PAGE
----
Heim Barbecue, the south-side barbecue stand that attracts long lines each weekend and sells out quickly, is planning a restaurant on Magnolia Avenue.

On Friday, the owners confirmed reports of it plans after the Star-Telegram reported that it had applied to the Texas Alcoholic Beverage Commission for a mixed-beverage permit at 1109 W. Magnolia Ave., the former home of Mijo’s Fusion.

“Opening on Magnolia is a dream come true for us,” Travis Heim, who co-owns Heim Barbecue with his wife Emma, said in a release. “The Near Southside community has been incredibly supportive, playing a big part in our success. We can’t wait to share our food and build relationships with even more people.”

Heim grew up in the nearby Fairmount neighborhood, and the release says that diners can expect to see his mother’s and grandmother’s influences on the menu at the new restaurant. The bigger space means more smokers, which means a bigger barbecue menu, although Heim’s beloved bacon burnt ends will still be a big part of the picture.

Sides will include twice-baked potato salad and coleslaw, while sweet potato and squash casserole will round out the new additions. Desserts will include cherished family recipes such as Emma’s homemade banana pudding, Travis’s grandmother’s coconut cake, and Nana’s lemon bars, per the release.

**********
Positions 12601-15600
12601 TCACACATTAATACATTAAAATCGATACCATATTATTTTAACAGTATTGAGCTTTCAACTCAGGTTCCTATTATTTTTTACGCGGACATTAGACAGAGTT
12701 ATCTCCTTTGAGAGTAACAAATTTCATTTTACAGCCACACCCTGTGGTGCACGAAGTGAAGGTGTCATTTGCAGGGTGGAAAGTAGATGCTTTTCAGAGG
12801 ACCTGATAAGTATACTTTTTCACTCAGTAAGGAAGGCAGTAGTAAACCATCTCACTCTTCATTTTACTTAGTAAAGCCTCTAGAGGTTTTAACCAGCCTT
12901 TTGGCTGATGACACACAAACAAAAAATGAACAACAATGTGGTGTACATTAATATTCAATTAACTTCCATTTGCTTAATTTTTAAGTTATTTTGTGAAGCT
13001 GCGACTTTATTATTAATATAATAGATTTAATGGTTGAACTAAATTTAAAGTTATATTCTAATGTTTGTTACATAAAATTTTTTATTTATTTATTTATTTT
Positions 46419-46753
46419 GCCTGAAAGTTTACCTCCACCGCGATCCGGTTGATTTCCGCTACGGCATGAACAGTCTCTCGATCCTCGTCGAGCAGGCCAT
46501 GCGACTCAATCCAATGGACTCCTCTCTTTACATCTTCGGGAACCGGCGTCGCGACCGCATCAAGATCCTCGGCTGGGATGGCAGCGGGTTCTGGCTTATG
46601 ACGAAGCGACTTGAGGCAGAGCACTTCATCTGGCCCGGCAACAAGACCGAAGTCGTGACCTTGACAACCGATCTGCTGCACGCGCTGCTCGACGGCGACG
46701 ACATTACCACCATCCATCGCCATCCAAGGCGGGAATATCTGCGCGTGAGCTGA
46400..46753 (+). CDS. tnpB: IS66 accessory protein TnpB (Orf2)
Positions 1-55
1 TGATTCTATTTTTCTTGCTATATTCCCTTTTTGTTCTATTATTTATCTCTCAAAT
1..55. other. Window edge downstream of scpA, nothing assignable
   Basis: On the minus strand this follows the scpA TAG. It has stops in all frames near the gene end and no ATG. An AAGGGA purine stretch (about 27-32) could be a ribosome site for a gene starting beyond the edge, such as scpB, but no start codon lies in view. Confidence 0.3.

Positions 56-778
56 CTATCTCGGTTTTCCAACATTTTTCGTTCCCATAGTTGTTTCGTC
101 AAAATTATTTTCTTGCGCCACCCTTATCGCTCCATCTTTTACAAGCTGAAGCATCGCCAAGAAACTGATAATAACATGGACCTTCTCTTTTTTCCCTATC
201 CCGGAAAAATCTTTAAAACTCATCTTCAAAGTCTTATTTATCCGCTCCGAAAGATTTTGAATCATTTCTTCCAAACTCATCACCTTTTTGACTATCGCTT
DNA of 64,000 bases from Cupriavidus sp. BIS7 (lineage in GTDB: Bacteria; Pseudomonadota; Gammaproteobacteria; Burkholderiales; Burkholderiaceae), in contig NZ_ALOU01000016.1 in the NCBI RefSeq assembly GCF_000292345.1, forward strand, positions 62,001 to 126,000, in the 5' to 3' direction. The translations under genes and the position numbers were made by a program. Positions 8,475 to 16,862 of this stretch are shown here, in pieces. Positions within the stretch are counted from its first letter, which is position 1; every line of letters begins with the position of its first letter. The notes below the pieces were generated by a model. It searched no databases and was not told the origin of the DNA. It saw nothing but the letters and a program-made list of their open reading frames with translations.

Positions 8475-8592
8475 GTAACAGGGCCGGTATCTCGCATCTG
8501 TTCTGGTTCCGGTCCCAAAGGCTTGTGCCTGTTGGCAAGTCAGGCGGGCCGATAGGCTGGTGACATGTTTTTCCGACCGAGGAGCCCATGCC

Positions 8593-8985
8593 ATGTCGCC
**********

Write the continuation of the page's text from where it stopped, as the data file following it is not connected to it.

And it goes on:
The mixed-beverage application was made by Providence Restaurants, doing business as Heim. Providence is registered to Will Churchill, who co-owns Kent and Co. Wines, which is on the same block at 1101 W. Magnolia. In January, Churchill’s Jun Crown Properties bought the 1109 W. Magnolia building, according to our archives. Robert Philpot

Fort Worth is losing jobs

The jobs picture got more cloudy nationally with the release of disappointing figures on Friday, and the local scene is even more challenged.

August data show that the Fort Worth-Arlington area has now recorded net job losses through the first eight months of 2015, with the collapse of oil prices taking a toll on energy and manufacturing positions.

By contrast, jobs continue to grow on the Dallas side of the Metroplex.

Fort Worth-Arlington has lost 2,300 jobs from January through August, putting job growth at a negative 0.3 percent, according to an analysis by the Federal Reserve Bank of Dallas.

Meanwhile, growing business and professional service companies have kept growth humming on the Dallas side, adding 48,700 jobs over the same period, or a 3 percent rate.